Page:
Council to take less cash from textile banks

Councillor Luke Stubbs

Portsmouth care home to change provider following ‘inadequate’ CQC report

Have your say

THE amount of money Fareham Borough Council is to take from a controversial new textile recycling scheme has been cut.

At its meeting last night, the council’s ruling executive agreed that it would only take 10 per cent of the money raised from the textile recycling banks on its property.

As reported in The News, the council upset charities by announcing it was going to take over the running of the banks on its land, and according to a preliminary report was looking at taking 25 per cent of the cash raised, whilst divvying up the rest to good causes chosen by members and residents.

But the council has now also guaranteed that it will make sure £35,000 of the revenue generated from the banks is split between the three charities that used the banks on its land.

This is equal to what the charities currently make from the banks.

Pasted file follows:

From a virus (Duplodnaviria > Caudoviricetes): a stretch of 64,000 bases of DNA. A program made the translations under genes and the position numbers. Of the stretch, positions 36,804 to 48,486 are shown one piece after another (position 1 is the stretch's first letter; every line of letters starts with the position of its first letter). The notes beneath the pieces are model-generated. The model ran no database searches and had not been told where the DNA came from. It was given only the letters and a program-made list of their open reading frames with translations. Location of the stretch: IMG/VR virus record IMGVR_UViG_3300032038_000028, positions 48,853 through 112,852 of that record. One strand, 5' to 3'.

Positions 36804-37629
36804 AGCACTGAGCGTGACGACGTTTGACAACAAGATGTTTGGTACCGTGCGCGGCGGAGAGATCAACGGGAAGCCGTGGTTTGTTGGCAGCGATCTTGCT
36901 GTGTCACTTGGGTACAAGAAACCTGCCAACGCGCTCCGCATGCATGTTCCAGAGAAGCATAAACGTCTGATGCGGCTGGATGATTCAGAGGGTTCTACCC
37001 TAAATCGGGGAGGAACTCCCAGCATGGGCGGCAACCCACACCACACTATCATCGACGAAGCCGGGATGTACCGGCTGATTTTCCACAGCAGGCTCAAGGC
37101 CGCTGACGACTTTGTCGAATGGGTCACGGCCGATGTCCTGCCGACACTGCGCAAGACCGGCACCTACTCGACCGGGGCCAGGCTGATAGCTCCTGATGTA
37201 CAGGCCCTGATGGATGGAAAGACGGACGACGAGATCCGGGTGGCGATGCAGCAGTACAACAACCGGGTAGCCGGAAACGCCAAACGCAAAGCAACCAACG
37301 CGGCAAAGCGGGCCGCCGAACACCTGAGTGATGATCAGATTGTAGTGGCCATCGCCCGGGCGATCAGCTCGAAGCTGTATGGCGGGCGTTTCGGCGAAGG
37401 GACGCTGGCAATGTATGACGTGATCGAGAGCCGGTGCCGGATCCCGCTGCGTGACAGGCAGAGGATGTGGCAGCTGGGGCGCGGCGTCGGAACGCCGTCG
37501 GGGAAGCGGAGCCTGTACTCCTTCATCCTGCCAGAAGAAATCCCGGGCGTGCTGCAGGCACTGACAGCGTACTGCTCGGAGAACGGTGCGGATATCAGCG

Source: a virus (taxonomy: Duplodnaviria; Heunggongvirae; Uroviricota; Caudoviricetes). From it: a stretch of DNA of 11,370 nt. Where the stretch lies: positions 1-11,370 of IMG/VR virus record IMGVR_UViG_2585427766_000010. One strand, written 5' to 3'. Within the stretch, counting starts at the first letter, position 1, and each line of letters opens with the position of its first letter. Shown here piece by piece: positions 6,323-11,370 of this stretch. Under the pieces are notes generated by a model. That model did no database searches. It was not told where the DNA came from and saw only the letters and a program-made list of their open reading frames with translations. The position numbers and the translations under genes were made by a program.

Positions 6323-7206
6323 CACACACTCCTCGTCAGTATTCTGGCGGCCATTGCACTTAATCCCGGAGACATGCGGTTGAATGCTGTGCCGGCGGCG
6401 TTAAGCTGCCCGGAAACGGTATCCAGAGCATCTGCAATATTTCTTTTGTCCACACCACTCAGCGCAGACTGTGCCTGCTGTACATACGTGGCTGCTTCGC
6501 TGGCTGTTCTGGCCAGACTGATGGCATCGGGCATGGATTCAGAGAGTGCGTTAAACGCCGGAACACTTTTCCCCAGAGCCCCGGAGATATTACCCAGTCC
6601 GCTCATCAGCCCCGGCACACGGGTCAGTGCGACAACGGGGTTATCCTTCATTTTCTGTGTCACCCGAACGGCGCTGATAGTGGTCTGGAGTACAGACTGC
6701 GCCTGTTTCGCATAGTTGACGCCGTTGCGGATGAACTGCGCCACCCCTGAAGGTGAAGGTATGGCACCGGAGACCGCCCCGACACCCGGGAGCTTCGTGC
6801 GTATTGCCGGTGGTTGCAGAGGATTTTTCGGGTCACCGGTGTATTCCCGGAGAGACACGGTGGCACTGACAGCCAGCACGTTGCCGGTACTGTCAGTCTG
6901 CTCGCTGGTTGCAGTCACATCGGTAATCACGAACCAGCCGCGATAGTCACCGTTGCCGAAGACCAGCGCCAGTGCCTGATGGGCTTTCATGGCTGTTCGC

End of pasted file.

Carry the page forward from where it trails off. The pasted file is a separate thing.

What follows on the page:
Hampshire Air Ambulance will receive £17,500 while TRAID and the Salvation Army split the rest.

The remainder of the money will go into the council’s community fund and any local community groups with projects that benefit residents or the local environment will be able to bid for this funding.

Councillor Leslie Keeble, who is in charge of streetscene matters, said: ‘The council is working to increase the level of clothing and textiles recycling taking place in the borough by promoting it more effectively and providing more recycling banks in convenient sites.

‘The anticipated increase in proceeds will benefit local community groups as well as helping to keep council tax down at a time of tight household budgets.’

The council has signed a deal with the European Recycling Company, which it says will run the banks more efficiently, and give a higher return per tonne than the ones that were on council land.

Council leader, Cllr Sean Woodward added: ‘There are no losers here, only winners.’

Clothing and textile recycling banks on private land that are operated by the charities currently will not be affected by the new arrangements and will still be available for public use.

For information on what you can recycle go to